Eight drone pilots fined for breaching Helsinki no-fly zone

Police use tech and human resources to keep the skies clear for high level EU meetings taking place in the capital.

File picture of drone / Credit: iStock

Eight drone pilots have been fined after their machines breached a strict no-fly zone around Finlandia Hall during last week’s EU ministerial meetings.

Police say the pilots will be penalised with day fines, which vary in amount depending on what their income is, however officers believe the drone pilots were hobbyists, rather than having any malicious intent to disrupt the meetings.

There are some permanent no-drone zones in Helsinki, but extra restrictions have been put in place during the six-month Finnish Presidency of the European Council when EU leaders are meeting at Finlandia Hall in particular.

Police say it’s not always easy for drone pilots to find out where and when airspace is restricted, so they’ve launched a new campaign to help keep people better informed.

“It’s quite complicated for hobbyists to find the correct information about temporary flight restrictions” says Superintendent Sami Hätönen from the National Police Board.

“We launched an information campaign with Helsinki Police Department where we tried to explain how to find the right information because we are trying to prevent the crimes from happening” he says.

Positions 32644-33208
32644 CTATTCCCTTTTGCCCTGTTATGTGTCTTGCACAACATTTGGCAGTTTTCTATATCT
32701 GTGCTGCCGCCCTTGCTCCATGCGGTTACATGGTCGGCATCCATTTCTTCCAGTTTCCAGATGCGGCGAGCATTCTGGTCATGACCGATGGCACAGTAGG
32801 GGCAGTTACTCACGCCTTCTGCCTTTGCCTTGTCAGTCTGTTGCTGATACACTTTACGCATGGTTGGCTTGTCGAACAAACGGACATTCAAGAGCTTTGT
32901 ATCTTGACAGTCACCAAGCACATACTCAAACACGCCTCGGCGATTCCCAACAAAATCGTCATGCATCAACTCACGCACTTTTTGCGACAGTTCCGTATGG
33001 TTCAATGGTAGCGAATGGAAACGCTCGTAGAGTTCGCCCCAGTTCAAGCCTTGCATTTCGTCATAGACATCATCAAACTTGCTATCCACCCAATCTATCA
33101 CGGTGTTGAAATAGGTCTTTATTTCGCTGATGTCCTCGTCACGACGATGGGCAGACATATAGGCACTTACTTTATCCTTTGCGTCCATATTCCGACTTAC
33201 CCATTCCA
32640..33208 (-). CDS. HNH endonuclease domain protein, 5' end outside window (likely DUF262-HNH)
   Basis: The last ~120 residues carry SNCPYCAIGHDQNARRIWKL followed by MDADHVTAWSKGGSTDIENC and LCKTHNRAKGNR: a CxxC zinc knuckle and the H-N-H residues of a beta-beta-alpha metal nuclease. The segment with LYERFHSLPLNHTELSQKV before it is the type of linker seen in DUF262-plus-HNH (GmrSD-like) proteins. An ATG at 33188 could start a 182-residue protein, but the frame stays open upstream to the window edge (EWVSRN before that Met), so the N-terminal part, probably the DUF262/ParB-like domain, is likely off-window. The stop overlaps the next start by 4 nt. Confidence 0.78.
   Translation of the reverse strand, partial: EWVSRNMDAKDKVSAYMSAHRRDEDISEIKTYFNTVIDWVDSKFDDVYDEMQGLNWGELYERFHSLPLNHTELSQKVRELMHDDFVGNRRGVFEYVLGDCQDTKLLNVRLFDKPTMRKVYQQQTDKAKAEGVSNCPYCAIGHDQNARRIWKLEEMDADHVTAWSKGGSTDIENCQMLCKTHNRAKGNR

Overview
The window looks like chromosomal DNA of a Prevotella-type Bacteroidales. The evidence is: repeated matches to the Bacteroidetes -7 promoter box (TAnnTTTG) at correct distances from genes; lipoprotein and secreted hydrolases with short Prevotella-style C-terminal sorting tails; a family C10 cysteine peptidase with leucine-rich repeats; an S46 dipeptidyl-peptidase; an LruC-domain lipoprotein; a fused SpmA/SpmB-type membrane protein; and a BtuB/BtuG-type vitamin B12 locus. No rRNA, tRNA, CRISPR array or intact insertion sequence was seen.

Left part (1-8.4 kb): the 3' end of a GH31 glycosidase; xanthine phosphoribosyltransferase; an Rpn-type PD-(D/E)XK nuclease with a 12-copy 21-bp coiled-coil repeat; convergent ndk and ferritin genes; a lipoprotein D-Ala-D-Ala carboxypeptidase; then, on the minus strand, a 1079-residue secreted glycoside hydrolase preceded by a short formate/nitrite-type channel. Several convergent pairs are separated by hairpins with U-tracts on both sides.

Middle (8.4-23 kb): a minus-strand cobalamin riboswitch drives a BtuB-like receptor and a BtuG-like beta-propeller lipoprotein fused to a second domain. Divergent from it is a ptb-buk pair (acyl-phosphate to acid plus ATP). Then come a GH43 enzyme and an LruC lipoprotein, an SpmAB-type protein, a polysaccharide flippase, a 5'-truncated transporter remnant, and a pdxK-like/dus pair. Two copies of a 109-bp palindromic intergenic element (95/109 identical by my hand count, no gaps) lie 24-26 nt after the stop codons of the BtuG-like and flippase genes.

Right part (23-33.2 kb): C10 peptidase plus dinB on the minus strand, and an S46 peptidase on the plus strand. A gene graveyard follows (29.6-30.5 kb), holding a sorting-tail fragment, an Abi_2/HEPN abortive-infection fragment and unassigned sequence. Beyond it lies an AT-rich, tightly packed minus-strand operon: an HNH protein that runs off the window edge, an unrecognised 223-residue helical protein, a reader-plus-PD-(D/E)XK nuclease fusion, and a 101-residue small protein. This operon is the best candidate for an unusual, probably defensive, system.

Police officers say it’s the responsibility of the drone pilots to educate themselves about which restrictions are in place, and when. In general, information can be found at the website droneinfo.fi however it doesn’t always get updated with the temporary restrictions during EU Presidency meetings.

The most up-to-date information can be found at ais.fi and from police bulletins in the days before the EU conferences.

Police eyes in the skies 

During the EU ministerial meetings and other VIP visits, there are often drones in the skies above the city. These are very likely to belong to the police.

As part of their anti-drone efforts, to stop people breaching the no-fly zones, police use a range of tactics including their own drones and spotters on tall buildings.

“We have our own methods how to catch them, and nobody should try to test how efficient our actions are” Superintendent Hätönen tells News Now Finland.

“We are very prepared for this kind of operations during the EU meetings.”